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Blinken postpones high-stakes Beijing trip after suspected Chinese spy balloon is spotted over the U.S.

“The airship is from China. It is a civilian airship used for research, mainly meteorological, purposes,” the Chinese Foreign Ministry said on Friday.
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HONG KONG — Secretary of State Antony Blinken on Friday postponed a trip to Beijing next week after a suspected Chinese spy balloon was spotted over the United States, two U.S. officials told NBC News.

"We have concluded that the conditions are not right at this moment for Secretary Blinken to travel to China," a senior State Department official said.

The U.S. is "committed to maintaining open lines" with China "at all times, including during this incident," the official said, adding that Blinken planned to make the trip "at the earliest opportunity when conditions allow."

Even before it was scuppered, major issues beset the upcoming trip. But the news late Thursday that the U.S. military was monitoring the suspected Chinese spy balloon, which had flown over the Aleutian Islands and through Canada before moving into U.S. airspace, only added to the list of potential flashpoints.

On Friday, Chinese officials said the balloon was indeed theirs.

"The airship is from China. It is a civilian airship used for research, mainly meteorological, purposes," the Chinese Foreign Ministry said in a statement on its website.

"The Chinese side regrets the unintended entry of the airship into U.S. airspace due to force majeure," it said. It added that China would keep communicating with the U.S. to "properly handle this unexpected situation."

The ministry said the balloon "deviated far from its planned course" because of strong winds and a lack of steering ability. It has been spotted in Billings, Montana, some 6,000 miles from China.

Later on Friday, the Pentagon’s spokesperson, Brig. Gen. Pat Ryder, told journalists that the balloon was flying at an altitude of 60,000 feet — above civilian and military aviation — and moving eastwards across the continental U.S.

Asked about Chinese claims that it was a weather balloon, Ryder said it had the ability to maneuver and he was confident was a surveillance balloon.

The balloon revelation comes days before Blinken was due to visit China, the highest-ranking Biden administration official to do so.

Canada on Thursday said it was monitoring a "potential second incident" relating to a balloon. China has yet to respond to this statement.

In a brief statement late Thursday, the Canadian Department of National Defense said a high-altitude surveillance balloon had been detected and was being “actively tracked” by the North American Aerospace Defense Command, a U.S.-Canadian military organization. It did not provide details about the balloon or say whether it was the same balloon detected in the U.S.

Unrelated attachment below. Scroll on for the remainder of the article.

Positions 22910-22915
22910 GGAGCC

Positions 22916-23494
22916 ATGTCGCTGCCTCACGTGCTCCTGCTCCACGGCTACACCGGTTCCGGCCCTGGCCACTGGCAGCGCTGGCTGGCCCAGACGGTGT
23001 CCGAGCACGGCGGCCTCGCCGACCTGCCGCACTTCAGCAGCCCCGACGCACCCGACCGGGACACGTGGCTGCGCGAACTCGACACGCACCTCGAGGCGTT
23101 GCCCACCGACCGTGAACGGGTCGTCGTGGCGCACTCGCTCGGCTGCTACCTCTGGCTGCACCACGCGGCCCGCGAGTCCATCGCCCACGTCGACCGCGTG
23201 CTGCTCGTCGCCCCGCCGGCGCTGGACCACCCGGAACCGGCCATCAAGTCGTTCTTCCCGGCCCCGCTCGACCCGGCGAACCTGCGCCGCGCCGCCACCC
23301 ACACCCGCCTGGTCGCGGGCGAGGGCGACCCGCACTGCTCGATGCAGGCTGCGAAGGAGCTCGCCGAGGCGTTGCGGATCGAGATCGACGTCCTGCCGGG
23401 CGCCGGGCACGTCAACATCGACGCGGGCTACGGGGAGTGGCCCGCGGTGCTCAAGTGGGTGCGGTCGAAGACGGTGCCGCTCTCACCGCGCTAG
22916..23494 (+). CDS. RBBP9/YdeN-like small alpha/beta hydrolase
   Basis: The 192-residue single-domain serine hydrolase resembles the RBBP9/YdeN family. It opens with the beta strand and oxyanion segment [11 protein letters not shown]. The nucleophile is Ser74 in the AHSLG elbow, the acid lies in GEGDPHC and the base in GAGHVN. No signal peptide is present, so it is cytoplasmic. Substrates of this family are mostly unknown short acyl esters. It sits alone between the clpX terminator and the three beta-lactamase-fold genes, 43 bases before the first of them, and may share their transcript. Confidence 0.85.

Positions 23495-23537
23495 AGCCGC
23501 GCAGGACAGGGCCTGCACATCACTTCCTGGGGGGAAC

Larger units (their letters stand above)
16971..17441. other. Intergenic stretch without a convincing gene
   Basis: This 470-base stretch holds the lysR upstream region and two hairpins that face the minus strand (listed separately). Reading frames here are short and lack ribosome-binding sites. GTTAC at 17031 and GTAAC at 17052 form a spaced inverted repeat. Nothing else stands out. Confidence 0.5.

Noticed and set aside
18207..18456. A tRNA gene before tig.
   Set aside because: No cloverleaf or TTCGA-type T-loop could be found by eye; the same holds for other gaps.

“Canadians are safe and Canada is taking steps to ensure the security of its airspace, including the monitoring of a potential second incident,” it said, without elaborating.

The statement, which did not mention China, added that Canadian intelligence agencies were working with U.S. partners to protect against “foreign intelligence threats.”

The Canadian defense department did not immediately respond to phone calls and emails requesting additional information.

A senior U.S. defense official said Thursday the balloon was still over the United States but declined to say where. It has not been shot out of the sky so far, U.S. officials said, because falling debris could pose a safety risk to people on the ground. They said the balloon did not pose a threat to civil aviation and was of limited use in collecting intelligence, though Montana is home to one of America’s three nuclear missile silo fields at Malmstrom Air Force Base.

Staff members for the Gang of Eight⁠ — Congressional leaders briefed on classified issues ⁠— were given a classified briefing on the situation on Thursday afternoon, three sources familiar told NBC News.

The Gang of Eight includes Republican and Democratic leaders in the House and the Senate, as well as the chairs and ranking minority members of the House and the Senate intelligence committees.

Sen. Jon Tester, D-Mont., said he was "still waiting for real answers on how this happened and what steps the Administration took to protect our country, and I will hold everyone accountable until I get them."

“This provocation is completely unacceptable," he said, adding that "I will always defend Montana and our national security from hostile adversaries like China.”

Earlier, Chinese Foreign Ministry spokesperson Mao Ning said Beijing was assessing the situation and that speculation and hype were unhelpful while facts were still being clarified.

“China is a responsible country that always abides by international law and has no intention of infringing on any country’s territory and airspace,” she said at a daily briefing.

“We hope that both sides can handle this together calmly and carefully,” Mao said Friday.

Jennifer Jett reported from Hong Kong, and Ken Dilanian, Frank Thorp, Abigail Williams and Monica Alba from Washington.